A Member of the European Parliament says there is an “urgent need” for Quebec to change its policies on forestry.

“Quebec’s forestry practices clearly violate the James Bay and Northern Quebec Agreement from 1975. The Agreement promises the protection of the Cree people, their economies and the wildlife resources upon which they depend,” said Irene Soltwedel-Schafer, also a member of the Parliament’s Committee on Economy, Currency and Industrial Affairs.

“Implementing the results of the Rio-UNCED Conference surely did not intend to force indigenous communities off their land through clear-cut logging.”

Soltwedel-Schafer made her comments on May 29 at a press conference in Brussels, Belgium entitled, “Quebec: another Brazil of the North?” Also addressing the press conference was Thomas Coon on behalf of the Cree Trappers’ Association and the Grand Council of the Crees.

Coon brought up the fact that an area the size of 350 square kilometers is clear-cut in Eeyou Astchee each year. He said current Quebec policy is to allow “natural regeneration” in these areas, but regeneration is not happening.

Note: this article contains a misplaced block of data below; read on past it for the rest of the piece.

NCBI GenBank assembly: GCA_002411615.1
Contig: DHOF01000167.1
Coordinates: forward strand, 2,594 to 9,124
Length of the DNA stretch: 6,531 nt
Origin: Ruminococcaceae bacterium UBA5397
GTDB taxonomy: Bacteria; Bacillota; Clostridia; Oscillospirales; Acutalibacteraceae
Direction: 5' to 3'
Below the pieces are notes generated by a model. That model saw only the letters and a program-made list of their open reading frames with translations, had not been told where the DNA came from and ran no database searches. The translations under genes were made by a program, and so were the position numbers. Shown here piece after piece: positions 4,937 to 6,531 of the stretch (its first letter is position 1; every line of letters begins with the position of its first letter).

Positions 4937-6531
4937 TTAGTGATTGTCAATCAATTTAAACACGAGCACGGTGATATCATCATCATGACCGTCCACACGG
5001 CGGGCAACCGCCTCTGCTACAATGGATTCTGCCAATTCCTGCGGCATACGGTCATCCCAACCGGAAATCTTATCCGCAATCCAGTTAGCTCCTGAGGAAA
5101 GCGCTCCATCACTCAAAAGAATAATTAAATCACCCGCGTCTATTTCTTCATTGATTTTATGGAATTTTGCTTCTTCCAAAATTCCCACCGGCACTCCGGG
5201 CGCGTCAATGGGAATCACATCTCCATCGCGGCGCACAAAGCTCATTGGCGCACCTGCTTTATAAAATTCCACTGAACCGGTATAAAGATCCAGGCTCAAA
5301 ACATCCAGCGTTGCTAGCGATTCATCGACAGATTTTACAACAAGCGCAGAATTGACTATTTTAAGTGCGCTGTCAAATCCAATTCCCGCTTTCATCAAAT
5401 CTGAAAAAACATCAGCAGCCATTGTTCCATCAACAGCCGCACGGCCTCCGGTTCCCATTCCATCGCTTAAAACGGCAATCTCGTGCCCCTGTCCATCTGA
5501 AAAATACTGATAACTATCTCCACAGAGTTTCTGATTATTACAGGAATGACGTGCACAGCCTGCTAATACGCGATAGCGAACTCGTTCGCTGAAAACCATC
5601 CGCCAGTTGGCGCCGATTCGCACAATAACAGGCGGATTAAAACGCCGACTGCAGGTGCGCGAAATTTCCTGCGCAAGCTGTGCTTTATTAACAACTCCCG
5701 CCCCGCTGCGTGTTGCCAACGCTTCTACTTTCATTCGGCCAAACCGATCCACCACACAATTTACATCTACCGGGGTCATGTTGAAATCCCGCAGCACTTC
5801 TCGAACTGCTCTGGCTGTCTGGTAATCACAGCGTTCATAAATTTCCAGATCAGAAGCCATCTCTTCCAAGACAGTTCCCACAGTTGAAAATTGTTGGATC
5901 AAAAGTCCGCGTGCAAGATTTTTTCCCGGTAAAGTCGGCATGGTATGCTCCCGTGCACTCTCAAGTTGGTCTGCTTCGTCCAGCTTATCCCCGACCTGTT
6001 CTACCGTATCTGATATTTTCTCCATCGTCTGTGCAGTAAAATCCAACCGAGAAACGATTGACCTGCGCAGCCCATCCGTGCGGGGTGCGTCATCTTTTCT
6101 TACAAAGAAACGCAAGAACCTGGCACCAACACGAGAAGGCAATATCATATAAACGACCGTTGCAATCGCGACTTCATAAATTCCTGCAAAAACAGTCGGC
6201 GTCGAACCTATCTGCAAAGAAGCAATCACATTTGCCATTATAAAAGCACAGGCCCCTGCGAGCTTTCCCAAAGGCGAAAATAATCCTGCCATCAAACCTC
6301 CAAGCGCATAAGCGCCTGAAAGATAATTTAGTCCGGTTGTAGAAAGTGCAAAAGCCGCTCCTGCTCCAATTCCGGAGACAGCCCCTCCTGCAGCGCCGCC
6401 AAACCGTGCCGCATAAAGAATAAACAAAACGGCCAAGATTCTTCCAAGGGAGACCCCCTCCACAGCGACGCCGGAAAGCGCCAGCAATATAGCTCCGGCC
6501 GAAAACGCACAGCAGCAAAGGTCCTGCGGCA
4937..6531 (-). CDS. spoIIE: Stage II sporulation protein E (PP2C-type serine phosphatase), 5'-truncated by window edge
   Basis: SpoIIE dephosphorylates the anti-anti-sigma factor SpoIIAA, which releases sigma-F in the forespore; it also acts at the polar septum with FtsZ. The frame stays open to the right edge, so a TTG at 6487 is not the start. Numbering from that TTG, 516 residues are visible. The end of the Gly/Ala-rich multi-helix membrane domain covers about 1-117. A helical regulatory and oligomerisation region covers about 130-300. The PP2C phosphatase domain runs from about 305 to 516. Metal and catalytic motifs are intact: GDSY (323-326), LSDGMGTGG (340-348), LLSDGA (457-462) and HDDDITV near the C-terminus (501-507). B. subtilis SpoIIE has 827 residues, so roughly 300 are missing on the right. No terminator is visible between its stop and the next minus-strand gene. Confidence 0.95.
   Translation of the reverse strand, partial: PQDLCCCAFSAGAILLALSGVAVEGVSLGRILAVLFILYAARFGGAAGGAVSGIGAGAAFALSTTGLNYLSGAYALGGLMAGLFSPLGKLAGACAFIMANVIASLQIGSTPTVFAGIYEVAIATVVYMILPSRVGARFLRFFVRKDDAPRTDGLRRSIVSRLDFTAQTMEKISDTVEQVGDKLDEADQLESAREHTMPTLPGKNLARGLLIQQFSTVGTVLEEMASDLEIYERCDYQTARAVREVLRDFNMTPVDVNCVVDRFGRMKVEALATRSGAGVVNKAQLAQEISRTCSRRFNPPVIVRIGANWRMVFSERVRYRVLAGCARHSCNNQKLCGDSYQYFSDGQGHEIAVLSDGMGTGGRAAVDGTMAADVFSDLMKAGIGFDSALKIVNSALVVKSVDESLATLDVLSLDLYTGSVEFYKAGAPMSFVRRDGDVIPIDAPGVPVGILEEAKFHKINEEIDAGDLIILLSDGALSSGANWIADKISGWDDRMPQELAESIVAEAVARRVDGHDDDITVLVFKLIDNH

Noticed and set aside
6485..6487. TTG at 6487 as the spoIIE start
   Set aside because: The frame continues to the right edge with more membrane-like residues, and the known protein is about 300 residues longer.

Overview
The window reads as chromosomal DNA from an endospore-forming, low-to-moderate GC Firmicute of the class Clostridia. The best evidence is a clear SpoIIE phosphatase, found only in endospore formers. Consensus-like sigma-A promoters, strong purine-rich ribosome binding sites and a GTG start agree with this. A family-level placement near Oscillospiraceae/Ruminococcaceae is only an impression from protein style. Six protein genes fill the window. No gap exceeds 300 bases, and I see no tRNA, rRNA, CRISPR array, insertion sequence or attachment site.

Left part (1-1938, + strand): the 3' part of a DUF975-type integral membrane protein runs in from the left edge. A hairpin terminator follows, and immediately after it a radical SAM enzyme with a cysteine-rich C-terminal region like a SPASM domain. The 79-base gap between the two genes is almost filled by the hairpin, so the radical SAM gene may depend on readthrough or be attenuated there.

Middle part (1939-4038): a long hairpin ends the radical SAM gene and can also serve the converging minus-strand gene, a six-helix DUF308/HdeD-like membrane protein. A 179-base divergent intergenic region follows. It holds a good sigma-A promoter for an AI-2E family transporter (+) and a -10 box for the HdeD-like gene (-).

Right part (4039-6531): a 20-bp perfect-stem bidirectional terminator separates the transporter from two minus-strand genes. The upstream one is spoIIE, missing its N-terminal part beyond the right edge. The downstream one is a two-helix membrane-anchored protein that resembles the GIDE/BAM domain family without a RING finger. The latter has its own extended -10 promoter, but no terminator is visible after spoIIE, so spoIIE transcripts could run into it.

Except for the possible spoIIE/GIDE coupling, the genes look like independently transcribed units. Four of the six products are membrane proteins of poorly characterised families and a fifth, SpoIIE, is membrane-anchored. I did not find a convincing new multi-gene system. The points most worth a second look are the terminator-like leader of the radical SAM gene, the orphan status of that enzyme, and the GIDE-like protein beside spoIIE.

“Sustainable, ecologically sound forest management is sacrificed to the quick profit to be made by mining out the small black spruce forest. The trees cut have taken 200 or more years to grow and will not regenerate for a long time,” he said.

Coon also pointed out that the wildlife in the areas cut suffers as habitats are wiped out and water systems are damaged. The human toll is also evident, he said. “The families whose lands are reduced to an area resembling a battlefield are the ones who suffer the most Cultural displacement, loss of values, alcoholism and family breakdown all result from this so-called development. When we demand that forest cutting be managed so that families are left with sustainable territories, Quebec turns a deaf ear to us.”